DAY 2: 13:45 - 14:35
Scaling Indigenous Languages project: Identity, Partnerships and Excellence

Presented by: Sigrund Nilsen, Renee Crilly, Suzie Burford
Organisation: Department of Education Queensland (QLD)

Queensland Department of Education supports schools to collaborate with Aboriginal peoples and Torres Strait Islander peoples to teach First Nations languages in culturally acceptable ways that empower Language Owners. Teaching and learning materials created in a language program record Indigenous Cultural and Intellectual Property (ICIP); primarily languages, but also other ICIP such as stories, songs, artwork, or cultural knowledge. ICIP Rights refers to the rights of Indigenous people to protect and maintain their cultural heritage. While these rights are currently not protected by specific legislation, consideration should be given to ICIP Rights when dealing with existing departmental content or developing new content that includes contributions from First Nations communities. The Indigenous Cultural and Intellectual Property Protocol for the teaching of Aboriginal languages and Torres Strait Islander languages (ICIP Protocol) is a guide for schools that outlines a process to acknowledge the cultural value in the language knowledge and cultural expression shared by First Nations peoples.

DAY 2: 13:45 - 14:35
School Autonomy and Inclusion: What We Know and Don't Know

Presented by: Associate Professor Jill Duncan, Professor Susan Ledger
Organisation: University of Newcastle (NSW)

It is unlawful under the Disability Discrimination Act 1992 (Cth) for Australian schools to discriminate against students based on disability. Yet there is evidence that discrimination against students with disability has increased in recent years in Australian schools. At the same time, the decentralisation and autonomy of schools have grown in Australia. Across Australia’s eight educational jurisdictions and three education sectors (public, independent and Catholic), there are differences in the interpretation of the federal legislation, in developing inclusive education policies and in identifying and providing support to students with disability. Adopting increased school autonomy is associated with policy shifts as governments change. Australian federal government policy has encouraged increased school autonomy, particularly from 2014, and several states have embraced Independent Public Schools (IPS) initiatives. This presentation will outline what is known and unknown about the association between school autonomy and the inclusion of students with disability.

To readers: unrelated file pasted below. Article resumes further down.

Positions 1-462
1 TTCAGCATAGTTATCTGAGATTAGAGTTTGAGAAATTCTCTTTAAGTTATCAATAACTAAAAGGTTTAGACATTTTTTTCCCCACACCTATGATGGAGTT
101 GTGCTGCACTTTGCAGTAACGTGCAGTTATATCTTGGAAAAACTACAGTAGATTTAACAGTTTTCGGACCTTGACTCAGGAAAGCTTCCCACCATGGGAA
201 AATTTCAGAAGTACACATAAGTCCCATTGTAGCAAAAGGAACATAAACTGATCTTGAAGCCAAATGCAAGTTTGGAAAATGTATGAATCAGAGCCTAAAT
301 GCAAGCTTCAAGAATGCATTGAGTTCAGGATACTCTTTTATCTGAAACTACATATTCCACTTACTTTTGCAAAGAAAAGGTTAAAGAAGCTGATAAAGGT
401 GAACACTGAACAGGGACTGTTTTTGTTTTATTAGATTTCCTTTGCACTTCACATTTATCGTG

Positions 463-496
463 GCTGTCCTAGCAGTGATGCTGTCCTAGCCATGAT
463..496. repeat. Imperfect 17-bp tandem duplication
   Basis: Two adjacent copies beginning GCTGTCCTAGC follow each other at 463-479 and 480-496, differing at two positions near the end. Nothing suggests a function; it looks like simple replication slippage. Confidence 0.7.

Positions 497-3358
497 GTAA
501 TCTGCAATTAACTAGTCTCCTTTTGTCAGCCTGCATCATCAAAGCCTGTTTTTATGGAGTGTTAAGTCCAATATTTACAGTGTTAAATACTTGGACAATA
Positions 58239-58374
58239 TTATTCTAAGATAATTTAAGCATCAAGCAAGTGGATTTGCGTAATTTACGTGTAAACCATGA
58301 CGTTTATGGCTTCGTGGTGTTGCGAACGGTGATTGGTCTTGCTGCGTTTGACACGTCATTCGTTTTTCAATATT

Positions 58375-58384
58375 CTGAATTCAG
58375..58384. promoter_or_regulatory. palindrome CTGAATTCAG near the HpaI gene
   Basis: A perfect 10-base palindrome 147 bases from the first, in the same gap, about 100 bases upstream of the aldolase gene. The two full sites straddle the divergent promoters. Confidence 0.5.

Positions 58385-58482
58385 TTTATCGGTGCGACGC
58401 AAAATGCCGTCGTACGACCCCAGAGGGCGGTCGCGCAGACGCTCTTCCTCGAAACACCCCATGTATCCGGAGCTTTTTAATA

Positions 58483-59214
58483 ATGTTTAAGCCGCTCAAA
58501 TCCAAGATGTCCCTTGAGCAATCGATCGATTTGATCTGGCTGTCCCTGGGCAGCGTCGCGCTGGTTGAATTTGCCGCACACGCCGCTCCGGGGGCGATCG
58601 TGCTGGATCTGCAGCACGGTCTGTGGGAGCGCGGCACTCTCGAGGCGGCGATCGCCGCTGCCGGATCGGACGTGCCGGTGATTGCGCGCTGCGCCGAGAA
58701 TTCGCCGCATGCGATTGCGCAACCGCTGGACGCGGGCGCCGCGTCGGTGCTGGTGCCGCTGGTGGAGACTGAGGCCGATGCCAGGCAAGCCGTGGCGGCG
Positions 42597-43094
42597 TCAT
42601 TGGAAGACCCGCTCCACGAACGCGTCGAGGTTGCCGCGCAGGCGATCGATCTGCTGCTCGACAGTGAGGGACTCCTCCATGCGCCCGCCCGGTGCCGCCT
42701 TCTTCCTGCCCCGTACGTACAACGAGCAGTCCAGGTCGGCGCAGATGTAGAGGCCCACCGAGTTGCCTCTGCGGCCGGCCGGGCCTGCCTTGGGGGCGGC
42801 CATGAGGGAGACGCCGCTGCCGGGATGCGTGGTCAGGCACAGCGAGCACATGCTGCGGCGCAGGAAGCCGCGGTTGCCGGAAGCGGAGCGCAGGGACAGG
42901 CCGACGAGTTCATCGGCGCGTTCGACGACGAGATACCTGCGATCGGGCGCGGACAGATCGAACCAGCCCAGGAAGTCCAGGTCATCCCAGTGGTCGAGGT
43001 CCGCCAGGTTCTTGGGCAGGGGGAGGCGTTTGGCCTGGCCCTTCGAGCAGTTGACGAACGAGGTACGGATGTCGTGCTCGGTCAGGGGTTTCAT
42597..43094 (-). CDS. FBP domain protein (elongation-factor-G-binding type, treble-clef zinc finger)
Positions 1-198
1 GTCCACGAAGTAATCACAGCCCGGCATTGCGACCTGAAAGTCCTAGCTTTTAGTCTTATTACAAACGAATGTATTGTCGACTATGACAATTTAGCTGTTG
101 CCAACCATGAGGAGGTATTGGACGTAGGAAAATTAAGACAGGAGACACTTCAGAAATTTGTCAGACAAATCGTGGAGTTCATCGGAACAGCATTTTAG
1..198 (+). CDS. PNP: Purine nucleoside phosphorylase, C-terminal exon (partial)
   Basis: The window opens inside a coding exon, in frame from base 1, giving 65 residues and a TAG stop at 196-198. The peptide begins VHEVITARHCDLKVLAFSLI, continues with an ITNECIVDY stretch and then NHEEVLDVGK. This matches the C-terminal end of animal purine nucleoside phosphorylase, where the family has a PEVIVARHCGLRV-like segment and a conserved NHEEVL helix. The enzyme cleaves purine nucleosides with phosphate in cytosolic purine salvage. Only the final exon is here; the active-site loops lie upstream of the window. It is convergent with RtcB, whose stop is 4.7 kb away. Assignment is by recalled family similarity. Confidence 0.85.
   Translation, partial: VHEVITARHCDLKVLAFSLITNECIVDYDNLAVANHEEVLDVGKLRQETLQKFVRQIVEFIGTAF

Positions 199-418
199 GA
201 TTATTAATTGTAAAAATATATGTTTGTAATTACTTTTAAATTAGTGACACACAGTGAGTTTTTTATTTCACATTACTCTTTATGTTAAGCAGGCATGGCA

DAY 2: 14:45 - 15:35
If we don’t change direction, we’re likely to end up where we are headed

Presented by: Dr Paul Kidson
Organisation: Australian Catholic University (NSW)

Knowing where we’ve come from is helpful for knowing our current challenge, and it might give us some insights to our possible and preferred futures. What we know is that leading looks and feels different to what it was in the past. This workshop draws from the longest running project in school leadership in Australia – the Australian Principal Occupational Health and Wellbeing Survey – to identify critical forces shaping the future for educational leaders. The voices of over 7,000 participants who have completed the survey since 2011 engage in a conversation with voices of students and teachers layered through some of the less talked about PISA and TALIS findings. Connections between literacy rates and the mental health and wellbeing of students, and increasingly teachers, asks new questions of emerging, middle, and senior educational leaders.

DAY 2: 14:45 - 15:35
Future leaders: What got us here won’t get us there

Presented by: Ellen Moffatt
Organisation: Wesley College Melbourne (Elsternwick Campus) VIC

The journey of a future school leader can be difficult to envisage. With change as the only constant on which we can rely, we can be certain of the fact that “what got us here won’t get us there” (Goldsmith, 2007). In other words, the knowledge and skills developed in a school leader’s journey to date will be a springboard for ongoing success; however, the future school leader will need to undertake a continual process of unlearning and relearning if they are to ensure optimal impact on the ever-evolving education industry. In this presentation, Ellen Moffatt, an emerging leader new to a Senior Leadership role in 2022, will present a synthesis of learnings: from leadership experts and thought leaders, observations of skilled mentors, and lived experiences. Underpinned by a series of provocations, this presentation is designed to generate discussion and elicit new imaginings among emerging school leaders, and those seeking to positively influence the future of school leadership praxis.